Home » Opinion » Editorials » All Jokes Aside: Ohio State is turning High Street into a suburban shopping plaza

All Jokes Aside: Ohio State is turning High Street into a suburban shopping plaza

The O Patio & Pub on the corner of East 15th Avenue and North High Street will close this summer as part of ongoing University District Redevelopment. Credit: Lantern file photo

You might have noticed a sprinkle of intensive construction and small-business closures on High Street in the past few years. Well that’s no coincidence, a lot of it is the doing of Campus Partners, the “urban revitalization” fist of The Ohio State University.

Campus Partners aims to create “distinct sense of place” across Ohio State’s campus by gutting student favorites like The O Patio & Pub and Too’s Spirits Under High to make room for a number of expensive apartments, parking garages and chain stores.

Ohio State is basically claiming that another Chipotle, Starbucks and a White Castle will give High Street a “distinct sense of place.” That’s like claiming that “The Fast and The Furious: Tokyo Drift,” “Fast & Furious” and “Fast & Furious 6” have distinct senses of cinema.  

These are just a few of the establishments that will make Ohio State’s campus Columbus’ next Tuttle Mall.

Campus Partners failed to consider students’ needs when planning High Street’s development, especially when they neglected to include a Lids where students could conveniently purchase Tap Out flatbills.

Campus Partners got the redevelopment ball rolling, and other private companies have joined in on the fun.

You might have noticed the under-construction, luxury apartment compound “Wilson Place” near Lane Avenue proudly touting its banner for $999 a month rent per person.  

However, at least on apartments.com, the current online prices for two-bedroom apartments at Wilson Place — which is owned by Edwards Communities, not Campus Partners —  start at $2,430, with an additional $125 garage parking pass. Cool.

These apartments are the perfect place for students to live after being bankrupt by Ohio State’s two-year dorm live-in requirement.

The O Patio & Pub will soon be demolished this summer for a fountain; a more wholesome environment for students to gather on weekends. So long, chants of “Let’s go to The O!”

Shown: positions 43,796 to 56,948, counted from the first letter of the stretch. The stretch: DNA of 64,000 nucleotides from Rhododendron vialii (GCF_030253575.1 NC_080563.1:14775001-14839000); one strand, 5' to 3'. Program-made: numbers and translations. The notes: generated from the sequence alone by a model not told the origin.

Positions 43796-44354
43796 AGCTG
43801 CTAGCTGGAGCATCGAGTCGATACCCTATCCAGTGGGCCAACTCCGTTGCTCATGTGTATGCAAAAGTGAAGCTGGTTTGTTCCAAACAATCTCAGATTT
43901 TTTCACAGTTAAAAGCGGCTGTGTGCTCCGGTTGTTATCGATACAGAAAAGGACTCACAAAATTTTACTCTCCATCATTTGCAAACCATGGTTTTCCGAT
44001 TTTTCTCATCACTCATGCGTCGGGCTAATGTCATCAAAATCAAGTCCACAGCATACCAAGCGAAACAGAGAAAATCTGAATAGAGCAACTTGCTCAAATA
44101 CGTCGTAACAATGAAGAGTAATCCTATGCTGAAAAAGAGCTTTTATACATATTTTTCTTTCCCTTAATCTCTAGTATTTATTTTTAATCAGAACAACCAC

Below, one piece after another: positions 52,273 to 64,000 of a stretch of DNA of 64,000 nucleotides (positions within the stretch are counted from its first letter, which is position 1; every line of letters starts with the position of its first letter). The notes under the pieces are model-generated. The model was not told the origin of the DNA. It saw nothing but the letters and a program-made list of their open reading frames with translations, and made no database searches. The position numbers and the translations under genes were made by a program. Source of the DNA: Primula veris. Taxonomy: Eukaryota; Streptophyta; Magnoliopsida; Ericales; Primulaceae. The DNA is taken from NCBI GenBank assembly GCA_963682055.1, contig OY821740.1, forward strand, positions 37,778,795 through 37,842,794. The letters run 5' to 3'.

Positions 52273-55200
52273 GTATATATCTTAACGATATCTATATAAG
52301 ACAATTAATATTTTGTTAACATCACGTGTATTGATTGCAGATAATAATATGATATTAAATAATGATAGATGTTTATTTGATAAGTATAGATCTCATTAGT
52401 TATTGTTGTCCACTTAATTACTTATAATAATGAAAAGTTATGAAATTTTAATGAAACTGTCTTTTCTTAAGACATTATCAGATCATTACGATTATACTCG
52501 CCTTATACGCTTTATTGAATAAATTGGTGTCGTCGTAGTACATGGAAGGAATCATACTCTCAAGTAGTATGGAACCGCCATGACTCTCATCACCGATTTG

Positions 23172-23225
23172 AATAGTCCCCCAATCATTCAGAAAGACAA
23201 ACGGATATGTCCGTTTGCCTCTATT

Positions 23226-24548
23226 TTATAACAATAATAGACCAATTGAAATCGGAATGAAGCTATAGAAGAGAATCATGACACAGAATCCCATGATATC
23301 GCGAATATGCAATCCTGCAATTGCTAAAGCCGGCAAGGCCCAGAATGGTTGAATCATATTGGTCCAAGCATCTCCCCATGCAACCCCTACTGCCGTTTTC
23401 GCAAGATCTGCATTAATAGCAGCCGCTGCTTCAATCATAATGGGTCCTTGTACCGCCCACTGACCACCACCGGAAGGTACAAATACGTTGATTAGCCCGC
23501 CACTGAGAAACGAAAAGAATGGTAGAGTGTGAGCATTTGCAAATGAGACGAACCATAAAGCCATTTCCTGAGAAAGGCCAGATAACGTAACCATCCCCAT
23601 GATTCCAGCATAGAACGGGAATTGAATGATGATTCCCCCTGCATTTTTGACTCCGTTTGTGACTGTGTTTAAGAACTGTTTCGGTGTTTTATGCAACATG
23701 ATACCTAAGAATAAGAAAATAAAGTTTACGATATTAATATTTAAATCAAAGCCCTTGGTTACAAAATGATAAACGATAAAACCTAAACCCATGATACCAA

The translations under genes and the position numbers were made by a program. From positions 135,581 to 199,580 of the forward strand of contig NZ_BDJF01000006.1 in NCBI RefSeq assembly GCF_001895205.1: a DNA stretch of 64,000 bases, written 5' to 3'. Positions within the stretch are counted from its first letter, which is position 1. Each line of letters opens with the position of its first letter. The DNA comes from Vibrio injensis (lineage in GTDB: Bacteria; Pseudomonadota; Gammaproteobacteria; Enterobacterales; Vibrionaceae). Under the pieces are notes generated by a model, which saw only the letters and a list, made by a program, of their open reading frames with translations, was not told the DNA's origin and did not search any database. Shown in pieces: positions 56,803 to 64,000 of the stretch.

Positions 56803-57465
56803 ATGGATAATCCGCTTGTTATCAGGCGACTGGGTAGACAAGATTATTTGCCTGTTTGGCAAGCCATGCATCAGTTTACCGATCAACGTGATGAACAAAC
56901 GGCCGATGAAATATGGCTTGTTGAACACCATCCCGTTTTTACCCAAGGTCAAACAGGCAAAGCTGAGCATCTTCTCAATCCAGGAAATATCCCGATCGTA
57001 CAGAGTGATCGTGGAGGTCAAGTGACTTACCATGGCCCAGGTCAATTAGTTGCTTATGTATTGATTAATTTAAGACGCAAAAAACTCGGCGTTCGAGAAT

Hello, shouts of “Let’s safely gather by the fountain!”

This new area built on the muffled shouts of fraternity revelry will be called “University Square,” a gathering space planned to be a “physical and visual link” between campus and the east side of High Street. Students should be grateful for a parking garage, a luxury apartment building and an 11-story hotel.

Construction is scheduled to finish in the early 2020s, so the next few waves of incoming freshmen will deal with perpetual construction until they graduate.

This isn’t the first time Campus Partners has created a “distinct sense of place” at Ohio State. Campus Partners signature development is the South Campus Gateway.

The construction of Gateway brought “225,000 square feet of retail, 188 apartments, 88,000 square feet of office space and a 1,200 space parking garage” to Ohio State’s students.

If you have ever been to Gateway, there’s a clear sense of campus culture with four phone stores and a Panera Bread. Everything a kid needs.

Campus Partners also has been a great friend to small businesses in the South Campus Gateway. A restaurant called Gooeyz rented a space where sewage “spilled on customers … nearly 10 times” from a bathroom in the space above.

The loving hands of Campus Partners then charged Gooeyz’s owners for being closed when they dealt with a faulty air conditioning unit, inherited from the property they leased from Campus Partners, until Gooeyz went out of business. Cool.

Campus Partners is modernizing High Street without regard for the small businesses that create campus culture, and that’s a shame for future students.


  1. What a shame. The commercial areas near universities should be accessible to students and reflective of the unique culture of that institution. In my day (many years ago), it was Bernie’s Bagels, Long’s Bookstore, numerous bars and small pizza places. I know it’s changed over time with new names and business, but this gentrification of High Street is just sad.

    • as an OSU Grad (class of 1991), i can tell you that the bars were crappy, my apartment was crappy, the streets were crappy…

      but i did have a lot of fun.

    • “…but this gentrification of High Street is just sad.” Easy to say that when you’re living out in the rich suburbs of Columbus, or in a small town in the Middle- of -Nowhere, Ohio. But try living in inner city Columbus near High Street and you’ll see that gentrification is desperately NEEDED.